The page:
In accordance with WFTDA rules, blockers cannot grab or throw a jammer down, but they can hip- and shoulder-check as forcefully as they want.

Lena burst past the opposing jammers like a running back. Two Smokin’ Ashes blockers, Carolyn “Elviramental” Nesbitt and Kara “Nori Spekt” Madison, corralled the Shasta Assassins jammer with their bodies. Ducking low and skating fiercely, Lena racked up points while the remaining seconds ran out. When the buzzer sounded, Lena had forged a 3-point win for the Smokin’ Ashes: 181 to 178.

People in the stands erupted in cheers, and sidelined teammates rushed to Lena, who quickly disappeared in the helmeted, rolling mob.

“That was absolutely spectacular, absolutely the best feeling in the world. It’s exactly why I play roller derby,” Lena said, emphasizing the integral work of her blocking teammates and her coach’s timeout management, which afforded her a breather — and a chance to eject a couple of snot rockets — before that crucial final jam.

Spectators mixed with the sweaty, bruised and slightly bloodied skaters. Smokin’ Ashes member Justine Carpenter, 35, a mother of four, said she felt good. Beyond the victory, the highlight for her came when she “blew someone up” — derby parlance for hitting someone really hard.

She stood next to her son, Connor, 12, who said he attends Lava City bouts “quite a bit.” Justine’s husband, Erik “Icky” Carpenter — whom she met through derby — refereed the bout as one of the nonskating officials. Their daughter scored the junior match reserved for 10- to 17-year-olds. It preceded the headlining bout.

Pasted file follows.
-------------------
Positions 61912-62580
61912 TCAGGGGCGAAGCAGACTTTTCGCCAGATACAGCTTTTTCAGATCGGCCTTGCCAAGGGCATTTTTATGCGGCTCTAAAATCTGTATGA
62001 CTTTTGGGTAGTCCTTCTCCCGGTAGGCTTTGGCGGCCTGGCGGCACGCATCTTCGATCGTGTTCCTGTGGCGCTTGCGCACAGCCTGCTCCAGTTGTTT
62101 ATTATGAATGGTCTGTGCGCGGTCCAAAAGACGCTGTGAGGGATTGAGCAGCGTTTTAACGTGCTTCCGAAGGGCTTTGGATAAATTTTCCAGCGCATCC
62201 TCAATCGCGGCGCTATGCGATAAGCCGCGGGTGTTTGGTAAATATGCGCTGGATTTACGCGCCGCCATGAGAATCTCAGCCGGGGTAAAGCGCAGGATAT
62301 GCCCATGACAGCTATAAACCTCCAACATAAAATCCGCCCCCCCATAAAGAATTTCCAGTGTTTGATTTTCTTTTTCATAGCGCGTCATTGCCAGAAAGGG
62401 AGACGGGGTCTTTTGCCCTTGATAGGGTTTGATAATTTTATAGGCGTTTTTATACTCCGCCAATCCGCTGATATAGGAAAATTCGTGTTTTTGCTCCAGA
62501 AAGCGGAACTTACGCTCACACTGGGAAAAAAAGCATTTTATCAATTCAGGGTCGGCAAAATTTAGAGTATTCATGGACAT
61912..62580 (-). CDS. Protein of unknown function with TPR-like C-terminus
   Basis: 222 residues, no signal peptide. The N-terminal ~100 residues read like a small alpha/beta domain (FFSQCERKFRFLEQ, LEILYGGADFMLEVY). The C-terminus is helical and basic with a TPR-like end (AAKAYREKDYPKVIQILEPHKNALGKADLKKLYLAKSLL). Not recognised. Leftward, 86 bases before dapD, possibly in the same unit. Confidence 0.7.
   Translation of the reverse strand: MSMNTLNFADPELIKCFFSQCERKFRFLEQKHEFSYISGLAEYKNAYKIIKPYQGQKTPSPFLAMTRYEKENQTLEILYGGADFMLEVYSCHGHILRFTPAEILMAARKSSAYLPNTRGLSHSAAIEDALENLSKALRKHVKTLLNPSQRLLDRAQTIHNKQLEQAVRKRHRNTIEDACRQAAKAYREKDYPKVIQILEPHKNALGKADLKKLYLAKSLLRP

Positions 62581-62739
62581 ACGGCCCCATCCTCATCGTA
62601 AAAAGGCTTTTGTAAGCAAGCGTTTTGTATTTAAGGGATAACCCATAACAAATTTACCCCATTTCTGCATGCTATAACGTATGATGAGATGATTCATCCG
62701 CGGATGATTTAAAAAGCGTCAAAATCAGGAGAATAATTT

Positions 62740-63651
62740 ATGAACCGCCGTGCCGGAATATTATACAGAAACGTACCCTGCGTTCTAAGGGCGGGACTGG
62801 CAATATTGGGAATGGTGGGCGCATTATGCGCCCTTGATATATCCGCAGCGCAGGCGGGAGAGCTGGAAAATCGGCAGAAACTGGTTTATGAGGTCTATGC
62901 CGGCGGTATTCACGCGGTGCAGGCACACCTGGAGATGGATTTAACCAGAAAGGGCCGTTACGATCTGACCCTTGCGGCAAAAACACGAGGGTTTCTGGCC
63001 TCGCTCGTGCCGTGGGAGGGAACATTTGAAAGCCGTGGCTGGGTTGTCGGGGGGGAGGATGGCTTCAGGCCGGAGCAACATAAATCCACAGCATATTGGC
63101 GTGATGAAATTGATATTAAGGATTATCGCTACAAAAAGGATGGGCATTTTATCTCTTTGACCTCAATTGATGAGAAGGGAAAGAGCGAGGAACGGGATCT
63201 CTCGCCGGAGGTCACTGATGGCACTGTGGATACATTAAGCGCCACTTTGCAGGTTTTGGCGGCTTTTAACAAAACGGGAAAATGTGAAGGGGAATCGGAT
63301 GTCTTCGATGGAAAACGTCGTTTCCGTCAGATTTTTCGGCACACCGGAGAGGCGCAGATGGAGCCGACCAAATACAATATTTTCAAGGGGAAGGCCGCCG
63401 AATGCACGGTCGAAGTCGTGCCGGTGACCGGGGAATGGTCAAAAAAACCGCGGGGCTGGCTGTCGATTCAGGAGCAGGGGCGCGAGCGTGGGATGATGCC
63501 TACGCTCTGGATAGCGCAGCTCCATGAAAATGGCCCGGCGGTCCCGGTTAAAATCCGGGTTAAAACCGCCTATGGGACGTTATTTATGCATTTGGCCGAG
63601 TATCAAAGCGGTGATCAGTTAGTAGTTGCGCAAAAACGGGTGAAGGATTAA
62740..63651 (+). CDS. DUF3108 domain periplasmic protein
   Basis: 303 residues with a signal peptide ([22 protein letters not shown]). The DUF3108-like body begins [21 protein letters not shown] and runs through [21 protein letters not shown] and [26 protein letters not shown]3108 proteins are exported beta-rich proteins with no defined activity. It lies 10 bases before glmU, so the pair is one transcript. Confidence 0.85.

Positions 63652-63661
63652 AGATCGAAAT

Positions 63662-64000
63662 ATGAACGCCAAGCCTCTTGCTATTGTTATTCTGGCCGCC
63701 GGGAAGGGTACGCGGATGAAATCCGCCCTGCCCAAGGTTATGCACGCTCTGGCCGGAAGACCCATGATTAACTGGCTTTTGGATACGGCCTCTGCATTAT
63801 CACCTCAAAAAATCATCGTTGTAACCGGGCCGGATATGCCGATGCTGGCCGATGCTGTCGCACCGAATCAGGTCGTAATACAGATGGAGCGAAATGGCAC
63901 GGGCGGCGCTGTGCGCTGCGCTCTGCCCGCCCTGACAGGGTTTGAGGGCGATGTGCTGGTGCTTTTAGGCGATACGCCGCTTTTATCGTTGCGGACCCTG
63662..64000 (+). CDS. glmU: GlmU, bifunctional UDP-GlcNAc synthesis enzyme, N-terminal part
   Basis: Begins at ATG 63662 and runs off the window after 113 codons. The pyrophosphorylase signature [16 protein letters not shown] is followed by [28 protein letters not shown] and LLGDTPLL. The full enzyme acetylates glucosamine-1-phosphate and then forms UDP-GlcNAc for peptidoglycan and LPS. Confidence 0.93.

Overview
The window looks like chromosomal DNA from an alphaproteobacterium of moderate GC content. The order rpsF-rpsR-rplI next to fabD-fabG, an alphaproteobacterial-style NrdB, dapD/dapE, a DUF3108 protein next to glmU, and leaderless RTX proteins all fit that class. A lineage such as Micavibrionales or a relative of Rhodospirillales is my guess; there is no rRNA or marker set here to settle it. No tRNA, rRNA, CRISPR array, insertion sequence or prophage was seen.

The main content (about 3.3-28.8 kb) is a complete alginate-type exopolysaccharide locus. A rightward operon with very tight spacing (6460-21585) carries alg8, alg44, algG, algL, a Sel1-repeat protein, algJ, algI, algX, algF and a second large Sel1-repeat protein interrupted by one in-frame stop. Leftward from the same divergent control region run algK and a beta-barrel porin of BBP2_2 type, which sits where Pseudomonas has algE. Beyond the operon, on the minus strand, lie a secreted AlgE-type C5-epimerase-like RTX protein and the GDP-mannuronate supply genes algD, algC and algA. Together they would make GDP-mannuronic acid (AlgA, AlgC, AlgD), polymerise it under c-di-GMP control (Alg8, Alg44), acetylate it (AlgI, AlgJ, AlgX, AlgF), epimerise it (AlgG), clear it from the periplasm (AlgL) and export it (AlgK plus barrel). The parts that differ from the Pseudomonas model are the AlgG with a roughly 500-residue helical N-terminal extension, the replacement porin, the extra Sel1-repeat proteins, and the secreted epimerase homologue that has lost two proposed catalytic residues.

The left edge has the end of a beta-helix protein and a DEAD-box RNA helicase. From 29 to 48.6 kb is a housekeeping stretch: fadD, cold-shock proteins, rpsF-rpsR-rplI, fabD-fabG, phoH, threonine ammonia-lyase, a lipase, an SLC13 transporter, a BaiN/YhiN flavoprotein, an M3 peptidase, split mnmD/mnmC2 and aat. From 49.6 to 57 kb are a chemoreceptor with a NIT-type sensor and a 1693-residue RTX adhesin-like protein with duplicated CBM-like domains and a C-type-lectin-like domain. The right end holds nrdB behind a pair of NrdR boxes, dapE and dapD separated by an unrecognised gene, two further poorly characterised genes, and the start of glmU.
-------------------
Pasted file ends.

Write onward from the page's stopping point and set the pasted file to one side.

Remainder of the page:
The physicality of roller derby helps Justine better appreciate her son’s love of football because they both love a good collision. Erik Carpenter, 42, said he has enjoyed a lot of sports, but he’d never come across anything like roller derby. He’s played on Oregon teams for five years. He describes the sport as “NASCAR, football and roller hockey hodgepodge-ed into one.”

Contrasting derby and football cultures, Carpenter said football people are focused on performance, appearance and being “that standout person.” While skaters want to stand out in derby, he continued, “there is a lot more emotional support to bring the bottom up,” a quality he chalked up to the sport being mostly governed by women who make it “more genuine and forthcoming.”

“The thing about roller skating is there aren’t many places in town to do it,” he said. “Everyone ends up crossing paths, so there is no room for bubbles” in which resentment might fester.

Local turf traded amicably

Renegade joined what is now a nine-league network that spans Arizona, California, Oregon and New York and prides itself on a no-holds-barred policy. Because of the Renegade and Lava City’s different playing styles, they don’t compete against each other, yet they often mix while trading floor time at Cascade Indoor Sports and the Midtown Ballroom, the sole local venues for practices and competitions.